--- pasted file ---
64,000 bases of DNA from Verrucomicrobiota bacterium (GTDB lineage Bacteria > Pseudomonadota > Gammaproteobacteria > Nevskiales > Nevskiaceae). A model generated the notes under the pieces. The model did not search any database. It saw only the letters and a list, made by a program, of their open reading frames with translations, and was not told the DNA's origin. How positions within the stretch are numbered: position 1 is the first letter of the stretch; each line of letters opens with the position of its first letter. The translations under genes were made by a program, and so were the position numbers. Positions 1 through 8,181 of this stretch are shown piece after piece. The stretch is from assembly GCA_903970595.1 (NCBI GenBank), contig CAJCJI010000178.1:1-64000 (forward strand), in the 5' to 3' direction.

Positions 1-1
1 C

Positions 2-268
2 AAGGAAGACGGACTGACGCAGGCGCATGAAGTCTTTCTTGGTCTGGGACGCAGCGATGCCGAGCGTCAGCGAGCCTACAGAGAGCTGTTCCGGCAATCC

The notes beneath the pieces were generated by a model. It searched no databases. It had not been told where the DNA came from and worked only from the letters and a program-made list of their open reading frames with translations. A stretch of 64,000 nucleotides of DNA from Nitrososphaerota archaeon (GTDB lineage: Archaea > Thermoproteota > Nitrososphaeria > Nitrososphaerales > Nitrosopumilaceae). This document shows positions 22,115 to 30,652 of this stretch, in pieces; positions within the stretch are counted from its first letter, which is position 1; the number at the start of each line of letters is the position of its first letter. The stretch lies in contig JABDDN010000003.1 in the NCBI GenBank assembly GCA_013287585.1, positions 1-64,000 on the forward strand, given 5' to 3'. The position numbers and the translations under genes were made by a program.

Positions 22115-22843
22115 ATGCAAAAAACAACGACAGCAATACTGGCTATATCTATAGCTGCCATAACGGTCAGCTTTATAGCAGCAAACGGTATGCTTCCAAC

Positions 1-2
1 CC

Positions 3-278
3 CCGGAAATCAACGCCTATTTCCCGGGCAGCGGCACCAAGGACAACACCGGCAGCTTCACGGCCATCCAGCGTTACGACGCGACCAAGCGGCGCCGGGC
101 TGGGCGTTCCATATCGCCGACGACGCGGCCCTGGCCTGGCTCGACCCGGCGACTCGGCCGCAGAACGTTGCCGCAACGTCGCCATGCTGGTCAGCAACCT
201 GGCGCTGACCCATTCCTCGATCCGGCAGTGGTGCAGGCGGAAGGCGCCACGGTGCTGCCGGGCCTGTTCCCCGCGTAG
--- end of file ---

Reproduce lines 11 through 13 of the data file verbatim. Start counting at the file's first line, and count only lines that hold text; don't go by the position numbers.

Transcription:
Positions 3-278
3 CCGGAAATCAACGCCTATTTCCCGGGCAGCGGCACCAAGGACAACACCGGCAGCTTCACGGCCATCCAGCGTTACGACGCGACCAAGCGGCGCCGGGC
101 TGGGCGTTCCATATCGCCGACGACGCGGCCCTGGCCTGGCTCGACCCGGCGACTCGGCCGCAGAACGTTGCCGCAACGTCGCCATGCTGGTCAGCAACCT